Explore SRG with «Metro»

“Metro” guides you station by station through all the important and interesting issues to do with the Swiss Broadcasting Corporation (SRG SSR). See why SRG has a public mandate but is nevertheless not an institution established under public law. You can become acquainted with SRG's unique form of organization and see what objectives SRG wants to pursue in future. “Metro” is a tool for people in a hurry, but also for those who want to know exactly what's what. “Metro” is aimed at new employees, but there are also one or two things for "old SRG hands" to discover as well. Of course, people who don't work at SRG are also invited to get to know SRG better with ”Metro”. The first station on each “Metro” line provides a concise summary of the key facts. The second station looks more closely at the subject matter. Detailed information is available at station three, and clicking on station four will take you to the RSI, RTR, RTS, SRF and SWI Swissinfo Enterprise Units.

The Corporate Strategy – a reliable compass

With the increasing importance of the Internet, the media sector is facing huge changes. SRG's Corporate Strategy ensures that all SRG Enterprise Units are pursuing the same top-level objectives and that all its employees are informed of these objectives.

Traditional business models that have been established and proven over centuries no longer work the way they used to, and are undergoing change. Competition is now global rather than local, and is coming from businesses outside the industry. Global giants such as Google, Apple and Amazon are now operating in the media business, for example. This is changing SRG's environment rapidly and, in some cases, radically.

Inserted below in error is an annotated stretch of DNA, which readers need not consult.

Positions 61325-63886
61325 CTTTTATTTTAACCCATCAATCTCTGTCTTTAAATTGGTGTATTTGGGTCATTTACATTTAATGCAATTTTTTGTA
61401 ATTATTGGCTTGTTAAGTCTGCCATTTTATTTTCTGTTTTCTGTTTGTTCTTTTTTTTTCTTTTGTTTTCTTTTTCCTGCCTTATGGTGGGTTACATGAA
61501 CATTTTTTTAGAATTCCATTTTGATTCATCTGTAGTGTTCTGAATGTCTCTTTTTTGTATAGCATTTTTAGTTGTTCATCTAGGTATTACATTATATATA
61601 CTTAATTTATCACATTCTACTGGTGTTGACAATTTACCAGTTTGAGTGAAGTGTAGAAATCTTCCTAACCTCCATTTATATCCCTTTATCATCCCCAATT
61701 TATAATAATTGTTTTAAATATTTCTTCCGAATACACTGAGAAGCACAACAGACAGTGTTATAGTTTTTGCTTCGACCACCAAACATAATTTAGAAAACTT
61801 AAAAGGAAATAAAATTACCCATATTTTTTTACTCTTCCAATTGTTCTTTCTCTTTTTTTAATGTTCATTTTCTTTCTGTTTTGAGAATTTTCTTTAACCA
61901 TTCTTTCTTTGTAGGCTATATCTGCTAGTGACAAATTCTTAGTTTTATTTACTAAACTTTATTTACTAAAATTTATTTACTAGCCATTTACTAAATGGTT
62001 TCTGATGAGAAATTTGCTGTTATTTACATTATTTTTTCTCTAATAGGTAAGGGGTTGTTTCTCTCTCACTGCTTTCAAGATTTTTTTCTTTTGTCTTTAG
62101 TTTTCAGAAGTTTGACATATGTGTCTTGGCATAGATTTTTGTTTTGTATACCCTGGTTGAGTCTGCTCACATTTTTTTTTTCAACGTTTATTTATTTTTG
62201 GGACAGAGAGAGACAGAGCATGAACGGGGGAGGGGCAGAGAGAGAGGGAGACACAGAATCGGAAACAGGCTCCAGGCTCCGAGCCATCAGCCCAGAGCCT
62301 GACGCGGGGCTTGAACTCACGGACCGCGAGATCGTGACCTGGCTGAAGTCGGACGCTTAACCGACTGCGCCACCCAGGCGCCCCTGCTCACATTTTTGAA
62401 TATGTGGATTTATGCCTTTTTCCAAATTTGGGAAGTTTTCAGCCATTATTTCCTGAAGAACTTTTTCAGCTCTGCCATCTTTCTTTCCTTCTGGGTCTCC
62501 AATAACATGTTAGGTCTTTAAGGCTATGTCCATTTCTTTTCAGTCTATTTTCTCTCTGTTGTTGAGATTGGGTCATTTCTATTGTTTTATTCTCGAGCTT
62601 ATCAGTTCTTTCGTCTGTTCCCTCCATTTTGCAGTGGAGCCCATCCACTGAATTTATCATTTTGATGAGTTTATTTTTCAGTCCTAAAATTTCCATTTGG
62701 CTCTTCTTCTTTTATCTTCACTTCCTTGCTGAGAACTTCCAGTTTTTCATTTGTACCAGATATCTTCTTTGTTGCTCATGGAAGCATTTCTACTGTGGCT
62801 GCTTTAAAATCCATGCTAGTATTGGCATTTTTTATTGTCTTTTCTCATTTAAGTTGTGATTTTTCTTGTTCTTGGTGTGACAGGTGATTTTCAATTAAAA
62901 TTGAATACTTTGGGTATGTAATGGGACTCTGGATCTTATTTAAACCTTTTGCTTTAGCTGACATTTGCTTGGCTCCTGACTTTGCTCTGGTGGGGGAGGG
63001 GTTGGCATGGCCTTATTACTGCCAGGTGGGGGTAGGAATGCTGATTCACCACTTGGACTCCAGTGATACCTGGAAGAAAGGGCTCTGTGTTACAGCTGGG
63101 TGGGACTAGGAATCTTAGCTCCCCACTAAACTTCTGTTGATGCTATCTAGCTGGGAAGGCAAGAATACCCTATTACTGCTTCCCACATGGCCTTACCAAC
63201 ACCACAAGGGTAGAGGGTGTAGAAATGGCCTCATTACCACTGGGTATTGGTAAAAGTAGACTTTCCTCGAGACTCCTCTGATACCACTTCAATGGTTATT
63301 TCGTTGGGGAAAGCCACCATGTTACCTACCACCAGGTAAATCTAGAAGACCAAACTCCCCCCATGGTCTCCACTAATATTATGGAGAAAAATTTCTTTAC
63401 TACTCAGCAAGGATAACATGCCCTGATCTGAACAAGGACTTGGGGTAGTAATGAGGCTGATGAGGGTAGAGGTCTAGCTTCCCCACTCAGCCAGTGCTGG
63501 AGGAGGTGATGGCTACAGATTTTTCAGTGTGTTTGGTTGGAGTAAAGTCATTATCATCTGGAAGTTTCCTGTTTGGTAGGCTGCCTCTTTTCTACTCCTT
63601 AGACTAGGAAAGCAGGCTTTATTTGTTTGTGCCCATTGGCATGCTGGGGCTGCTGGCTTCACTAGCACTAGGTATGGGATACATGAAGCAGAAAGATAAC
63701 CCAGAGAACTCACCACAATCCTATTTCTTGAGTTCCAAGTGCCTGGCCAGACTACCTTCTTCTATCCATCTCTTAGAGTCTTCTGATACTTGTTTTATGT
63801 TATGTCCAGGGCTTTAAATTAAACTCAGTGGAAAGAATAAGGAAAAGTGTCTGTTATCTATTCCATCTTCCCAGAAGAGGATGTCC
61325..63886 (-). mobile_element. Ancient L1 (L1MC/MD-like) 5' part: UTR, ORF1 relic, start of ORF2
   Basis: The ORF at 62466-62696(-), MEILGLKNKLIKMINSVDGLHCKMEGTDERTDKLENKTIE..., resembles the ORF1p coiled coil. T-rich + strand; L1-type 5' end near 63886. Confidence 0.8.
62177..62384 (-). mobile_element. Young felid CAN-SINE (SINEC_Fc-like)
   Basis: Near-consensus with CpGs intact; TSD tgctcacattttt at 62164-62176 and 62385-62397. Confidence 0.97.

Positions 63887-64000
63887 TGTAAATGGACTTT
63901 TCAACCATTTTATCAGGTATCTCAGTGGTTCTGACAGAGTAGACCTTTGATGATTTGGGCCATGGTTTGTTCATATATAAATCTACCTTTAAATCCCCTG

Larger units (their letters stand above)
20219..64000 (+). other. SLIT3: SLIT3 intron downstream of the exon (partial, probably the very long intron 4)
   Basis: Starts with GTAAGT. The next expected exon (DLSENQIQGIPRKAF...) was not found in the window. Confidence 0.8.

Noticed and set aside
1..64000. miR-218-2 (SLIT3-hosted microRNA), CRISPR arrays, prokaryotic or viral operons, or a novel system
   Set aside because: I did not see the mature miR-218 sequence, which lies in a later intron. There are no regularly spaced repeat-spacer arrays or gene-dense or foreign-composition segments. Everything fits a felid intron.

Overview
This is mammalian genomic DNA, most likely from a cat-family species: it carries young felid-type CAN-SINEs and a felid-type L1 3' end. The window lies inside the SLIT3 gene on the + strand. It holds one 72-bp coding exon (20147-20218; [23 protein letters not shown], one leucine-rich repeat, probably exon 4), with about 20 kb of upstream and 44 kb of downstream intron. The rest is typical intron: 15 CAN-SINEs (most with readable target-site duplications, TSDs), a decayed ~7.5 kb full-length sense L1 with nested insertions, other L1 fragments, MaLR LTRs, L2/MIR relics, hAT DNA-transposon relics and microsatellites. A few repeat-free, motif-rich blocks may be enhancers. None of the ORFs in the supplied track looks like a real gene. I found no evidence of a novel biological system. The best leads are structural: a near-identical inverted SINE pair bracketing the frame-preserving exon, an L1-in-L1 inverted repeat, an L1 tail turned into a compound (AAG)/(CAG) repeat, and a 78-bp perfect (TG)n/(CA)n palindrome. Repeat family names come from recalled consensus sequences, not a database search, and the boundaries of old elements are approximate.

• The political and regulatory conditions that constrain SRG have for years now been disputed. As well as moves to relax them, there are also calls for SRG to be more tightly regulated.
  • Product and innovation cycles for devices such as smartphones and televisions are becoming shorter and shorter, as are those for media infrastructure. New companies with innovative technical and content-related offerings are crowding into an already heavily fragmented market, generating even more competition.
  • And the Swiss population as a target group is changing, for example in its social and demographic composition. The population is steadily ageing, and increasing numbers of people are moving away from the countryside into towns and cities.
  • New technological opportunities are changing media usage habits – instead of being tied to service and broadcasting times as before, Internet-based innovations are enabling people to access media content when and how they want. The time when families sat down together at 7.30pm to watch the news is long gone. Today people choose programmes or articles selectively and watch them, listen to them or read them at any time of day or night.

SRG is mutating from the radio and television company it once was into a multimedia company. So it's all the more important to have clear direction. Internally, SRG's Corporate Strategy defines the key challenges it will face in coming years and draws up priorities in the form of corporate objectives.

Externally, its key road maps take the form of the Federal Radio and Television Act and the SRG Charter.
To navigate these stormy waters successfully requires a compass to provide direction and help to maintain a steady course. In this new environment, SRG must be convincing as a radio and television provider (broadcast) and also as a multimedia provider (broadband). This compass is the Corporate Strategy.